The highly esteemed Tri-State wrestling tournament turns 40 years old today.
Former North Idaho College coach and Tri-State tournament director John Owen never thought the tourney that he oversaw for more than three decades would become what it is today.
“When I was running it, it was an old tournament,” quipped Owen, 64, now in his second stint as coach at Central Valley. “I marvel that the tournament has lasted this long because so many things can happen.”
The tournament still serves as somewhat of a family reunion for the Owen family. Five of six brothers will accompany teams when the action begins this morning at 10. Another will be on hand to referee. Numerous cousins and nephews, some of whom were Tri-State champs, will return to watch.
University coach Don Owen won a Tri-State championship when he wrestled at Sentinel in Missoula.
Sentinel, Coeur d’Alene and Post Falls were original participants in the early days of the tourney when it was a small invitational. Post Falls didn’t participate for more than two decades but returned a couple of years ago.
“It started at a college in a small gymnasium,” Owen said. “I always thought we’d have to move it to a bigger venue – especially because it reached the size that it has. It’s been great for that community.”
About 28 full teams and 22 partial teams will gather in the cramped confines of NIC’s Christianson Gym, where it will be wall-to-wall action on six tightly placed mats until the tourney reaches the semifinals. Quarterfinals are Friday night at 7 with the semifinals Saturday at noon followed by the finals at 5.
Like many of the Tri-States of past, this year’s edition should be highly competitive. Most years, coaches say Tri-State has more quality and depth than most state tournaments.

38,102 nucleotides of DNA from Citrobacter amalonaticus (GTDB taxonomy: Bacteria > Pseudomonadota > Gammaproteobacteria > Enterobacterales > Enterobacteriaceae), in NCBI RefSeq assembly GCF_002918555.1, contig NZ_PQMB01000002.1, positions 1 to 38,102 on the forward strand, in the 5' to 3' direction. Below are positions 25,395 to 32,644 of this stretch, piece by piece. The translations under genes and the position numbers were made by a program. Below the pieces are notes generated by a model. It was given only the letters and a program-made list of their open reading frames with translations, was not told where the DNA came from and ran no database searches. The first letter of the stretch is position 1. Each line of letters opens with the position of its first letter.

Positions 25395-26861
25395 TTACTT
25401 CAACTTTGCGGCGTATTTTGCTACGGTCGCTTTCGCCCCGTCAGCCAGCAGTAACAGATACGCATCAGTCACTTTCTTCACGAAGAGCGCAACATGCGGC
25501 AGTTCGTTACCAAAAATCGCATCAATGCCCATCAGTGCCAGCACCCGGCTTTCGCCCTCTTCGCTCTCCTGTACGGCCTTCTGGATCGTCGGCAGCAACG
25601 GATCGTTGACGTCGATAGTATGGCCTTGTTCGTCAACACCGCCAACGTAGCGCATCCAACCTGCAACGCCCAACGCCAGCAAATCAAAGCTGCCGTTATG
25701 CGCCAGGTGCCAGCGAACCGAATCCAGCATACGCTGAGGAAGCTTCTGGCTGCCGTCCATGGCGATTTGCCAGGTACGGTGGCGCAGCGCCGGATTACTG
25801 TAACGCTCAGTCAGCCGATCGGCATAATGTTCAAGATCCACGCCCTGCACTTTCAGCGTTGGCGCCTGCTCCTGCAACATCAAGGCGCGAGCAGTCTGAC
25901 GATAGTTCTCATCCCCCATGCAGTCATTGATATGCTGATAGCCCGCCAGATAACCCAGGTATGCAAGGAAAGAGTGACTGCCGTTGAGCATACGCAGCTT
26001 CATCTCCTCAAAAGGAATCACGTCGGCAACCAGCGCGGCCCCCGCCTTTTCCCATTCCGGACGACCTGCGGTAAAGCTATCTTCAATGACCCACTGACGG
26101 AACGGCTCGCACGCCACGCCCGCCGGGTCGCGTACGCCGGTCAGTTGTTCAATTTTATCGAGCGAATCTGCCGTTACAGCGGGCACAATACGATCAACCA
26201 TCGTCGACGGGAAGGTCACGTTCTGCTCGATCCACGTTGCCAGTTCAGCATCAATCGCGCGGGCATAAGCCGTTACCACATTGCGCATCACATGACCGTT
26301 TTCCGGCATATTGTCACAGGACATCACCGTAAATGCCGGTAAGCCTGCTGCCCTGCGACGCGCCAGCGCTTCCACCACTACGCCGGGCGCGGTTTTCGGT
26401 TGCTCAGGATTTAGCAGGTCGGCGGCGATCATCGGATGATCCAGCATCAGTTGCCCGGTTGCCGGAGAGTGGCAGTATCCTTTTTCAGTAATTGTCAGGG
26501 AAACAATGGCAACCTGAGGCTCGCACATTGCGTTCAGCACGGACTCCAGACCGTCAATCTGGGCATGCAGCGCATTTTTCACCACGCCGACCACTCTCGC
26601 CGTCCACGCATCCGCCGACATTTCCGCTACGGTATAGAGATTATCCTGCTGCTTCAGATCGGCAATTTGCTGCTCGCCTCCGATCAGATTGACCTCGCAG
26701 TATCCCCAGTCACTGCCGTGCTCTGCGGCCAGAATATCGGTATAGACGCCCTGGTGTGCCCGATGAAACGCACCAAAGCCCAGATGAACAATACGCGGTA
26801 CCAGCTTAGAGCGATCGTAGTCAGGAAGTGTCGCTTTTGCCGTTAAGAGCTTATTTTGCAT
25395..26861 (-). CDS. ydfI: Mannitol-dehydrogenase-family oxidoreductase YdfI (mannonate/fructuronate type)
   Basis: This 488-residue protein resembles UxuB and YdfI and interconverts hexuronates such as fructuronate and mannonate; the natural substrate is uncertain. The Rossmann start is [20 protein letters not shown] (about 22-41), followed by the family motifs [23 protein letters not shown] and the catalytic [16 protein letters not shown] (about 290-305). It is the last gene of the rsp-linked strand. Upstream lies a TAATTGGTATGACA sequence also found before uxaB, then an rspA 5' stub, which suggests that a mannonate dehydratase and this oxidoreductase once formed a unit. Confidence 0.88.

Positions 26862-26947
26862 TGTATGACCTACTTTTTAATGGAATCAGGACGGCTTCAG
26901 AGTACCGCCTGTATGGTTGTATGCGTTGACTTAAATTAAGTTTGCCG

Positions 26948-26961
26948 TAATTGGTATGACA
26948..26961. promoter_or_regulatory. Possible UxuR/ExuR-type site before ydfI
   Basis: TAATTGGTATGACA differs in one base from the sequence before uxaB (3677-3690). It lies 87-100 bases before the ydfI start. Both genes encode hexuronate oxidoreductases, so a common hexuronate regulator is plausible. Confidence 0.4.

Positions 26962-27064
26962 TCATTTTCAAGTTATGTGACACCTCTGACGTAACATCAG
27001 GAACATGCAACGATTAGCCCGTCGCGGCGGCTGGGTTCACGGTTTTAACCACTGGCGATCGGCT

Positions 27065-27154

Defending champ Mead, which has won team titles in its first two tournaments this season, is heavily favored to repeat. But expect Post Falls, which finished runner-up to Mead at the Inland Empire Classic at CV last weekend, to challenge.
Other teams that will battle for trophies are traditional Oregon power Hermiston, Deer Park, Lake Stevens, Tahoma and Kuna from the Boise area.
Mead beat Post Falls by 10.5 points at CV. Post Falls figures it can tighten up the gap because it will have two in a couple of classes in which they can add extra points, as opposed to the format at CV.
“It’s going to be a great tournament,” Mead coach Phil McLean said. “Post Falls was neck and neck with us (last week).”
Mead secured the title at CV in the semifinals where it went head to head in the middle weights against Post Falls.
“We won but they were all overtime or one-point matches,” McLean said.
Post Falls coach Pete Reardon is excited to get another shot at Mead.
“We just need to work on a few things that we made mistakes on last weekend,” Reardon said. “We lost some tough matches in the semifinal round. But the thing that I was impressed with is we came back and won everything but one match in the wrestle-backs and medal rounds. That’s what you need if you want to win big tournaments. Mead is tough. They have some of the best kids in the western United States – in the United States, some of them. They’re well-coached, hard-nosed kids and talented kids.”
Seven Tri-State champs return. They are Joey Delgado and Tyler Berger of Hermiston, Jeremy Goulding and Jordan Rogers of Mead, Kyle Leir of Libby (Mont.), Dylan Miller of Deer Park and Josh Newberg of Kuna. Another 49 placers are back, and 25 state champs are in the field.
The tourney will be webcast live via pay-per-view on idahowrestlingnews.com. Cost is $9.95 for both days. Updated brackets and results can be found on the website.